Which is why I still cannot fathom how anybody could be DUMB ENOUGH to see merit in it's use, and part of why I have no plans to migrate past XHTML 1.0 STRICT for the time being. It'll be cute when HTML 6 comes along and deprecates 99% of the new crap added in 5, since it literally seems to be the new HTML 3.2 / 4 Tranny.
     
    deathshadow, Sep 20, 2012 IP
  4. Nullifi3d

    Nullifi3d Peon

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    #4
    Very interesting insights. I enjoyed the read and your signature statement as well. I myself and still utilizing XHTML, however traditional standards. As horrible as it is to acknowledge such accusations of the coding world I must admit to its truth. I commend you.
     
    Nullifi3d, Sep 20, 2012 IP
  5. php_developer

    php_developer Peon

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    #5
    html 5 is the new version of html .The features of HTML5 are:-
    1)The <canvas> element for 2D drawing
    2)Support for local storage
    3) New content-specific elements, like <article>, <footer>, <header>, <nav>, <section>
    4)New form controls, like calendar, date, time, email, url, searchand the best use of html5 are to make the website for mobile application.
     
    php_developer, Sep 22, 2012 IP
  6. deathshadow

    deathshadow Acclaimed Member

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    #6
    Heh, 'features'...

    Which is 100% reliant on javascript, meaning there's no legitimate reason for it to even HAVE a tag or any business in a markup specification. (and since it's reliant on js, I would generate that tag IN the js, meaning you could add it to older doctypes using feature detection)

    100% reliant upon javascript meaning it has no business in a markup specification.

    Which are redundant/pointless compared to proper use of the existing tags, and amounts to wrapping extra meaning around elements that should already be conveying all the meaning you need. Go down this road, and in ten years we'll be wrapping every blasted word in it's own tag. The content needs to stand on it's own merits sooner or later.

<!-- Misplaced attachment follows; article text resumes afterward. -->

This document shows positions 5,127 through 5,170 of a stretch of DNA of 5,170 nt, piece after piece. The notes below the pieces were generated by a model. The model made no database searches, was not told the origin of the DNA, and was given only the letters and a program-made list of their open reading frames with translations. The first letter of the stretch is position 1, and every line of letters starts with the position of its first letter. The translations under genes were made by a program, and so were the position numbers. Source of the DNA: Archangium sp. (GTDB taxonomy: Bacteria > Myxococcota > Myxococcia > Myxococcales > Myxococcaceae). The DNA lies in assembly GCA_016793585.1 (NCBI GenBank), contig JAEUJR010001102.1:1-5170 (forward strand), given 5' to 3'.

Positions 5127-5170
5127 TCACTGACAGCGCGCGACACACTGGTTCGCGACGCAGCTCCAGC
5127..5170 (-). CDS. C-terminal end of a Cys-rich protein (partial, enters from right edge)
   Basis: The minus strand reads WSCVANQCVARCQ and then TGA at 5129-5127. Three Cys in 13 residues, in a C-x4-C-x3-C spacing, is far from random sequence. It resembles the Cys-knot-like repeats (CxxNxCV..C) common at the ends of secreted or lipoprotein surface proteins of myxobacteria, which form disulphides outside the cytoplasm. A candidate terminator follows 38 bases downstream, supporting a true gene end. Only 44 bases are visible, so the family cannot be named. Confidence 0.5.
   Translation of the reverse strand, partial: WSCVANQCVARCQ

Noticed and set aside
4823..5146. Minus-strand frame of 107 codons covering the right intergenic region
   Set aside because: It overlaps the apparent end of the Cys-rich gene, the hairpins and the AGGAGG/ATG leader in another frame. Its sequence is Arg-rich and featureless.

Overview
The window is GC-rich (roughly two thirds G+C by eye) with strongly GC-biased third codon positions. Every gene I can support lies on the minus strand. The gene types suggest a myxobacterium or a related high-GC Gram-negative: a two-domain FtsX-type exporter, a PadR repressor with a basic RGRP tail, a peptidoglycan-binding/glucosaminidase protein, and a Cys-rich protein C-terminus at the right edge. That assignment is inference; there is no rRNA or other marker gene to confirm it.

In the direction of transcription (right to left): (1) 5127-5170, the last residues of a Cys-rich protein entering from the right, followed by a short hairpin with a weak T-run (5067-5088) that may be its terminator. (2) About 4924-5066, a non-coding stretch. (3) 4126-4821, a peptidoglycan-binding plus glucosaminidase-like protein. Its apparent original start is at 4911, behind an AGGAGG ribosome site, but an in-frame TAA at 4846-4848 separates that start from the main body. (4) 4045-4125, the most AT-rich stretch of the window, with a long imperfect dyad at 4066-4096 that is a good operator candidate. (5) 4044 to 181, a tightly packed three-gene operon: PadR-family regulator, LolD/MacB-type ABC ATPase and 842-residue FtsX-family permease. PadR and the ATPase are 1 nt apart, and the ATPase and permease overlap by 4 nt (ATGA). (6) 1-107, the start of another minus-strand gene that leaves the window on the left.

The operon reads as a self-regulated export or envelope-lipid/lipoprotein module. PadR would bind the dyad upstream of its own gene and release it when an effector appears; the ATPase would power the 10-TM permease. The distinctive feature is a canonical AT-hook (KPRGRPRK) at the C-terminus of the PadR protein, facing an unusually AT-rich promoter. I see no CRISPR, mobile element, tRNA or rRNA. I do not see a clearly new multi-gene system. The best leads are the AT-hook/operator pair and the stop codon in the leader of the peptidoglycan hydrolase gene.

The ONLY parts of the specification that shows ANY merit, but to be frank most of them are there to make up for poorly written forms in the first place or as substitutes for javascript nonsense that doesn't belong on a website in the first place... much less that you still have to go through and re-check them server side, and that much of that stems from this oddball whackjob paranoia of "pageloads are evil".

    That's CSS3, NOT markup, and again has no business in a markup specification... also there's no reason you can't use that CSS3 with older doctypes to make the nice responsive layouts for mobile.

    Which is the REAL reason CSS3 and the new javascripted stuff is slapped under HTML 5's banner -- as without them there's nothing of real value in it.
     
    deathshadow, Sep 22, 2012 IP
  7. alexkboorman

    alexkboorman Peon

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    #7
    you seem so angry deathshadow, but in truth you seriously don't like the syntax simplification of 5? You'd prefer keep using markup in ways that it wasn't intended like in 4.01? Or maybe you liked defining types? All in all I'd say html5 is a net profit, they stripped a bunch of useless crap and provided us with tags we've been faking for years making the overall markup more semantic and readable. You can cry about javascript encroaching on the specification but let's get real, no one writes real life sites without implementing html, css and javascript so at least you can be happy that the consortium gives us real javascript marriage in the syntax now instead of the the hack and slash way it used to be implemented. I get that you're a purist but I just don't understand what there is to dislike about de-cluttering and refining a seriously dated specification. Also your signature made me lol but calm your jQuery hate :p
     
    alexkboorman, Sep 22, 2012 IP
  8. HBz

    HBz Peon

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    #8
    HTML5 doesn't strike me as a new version of HTML so much as a banner slapped across a collection of emerging technologies, a lot of which are honestly, pretty cool.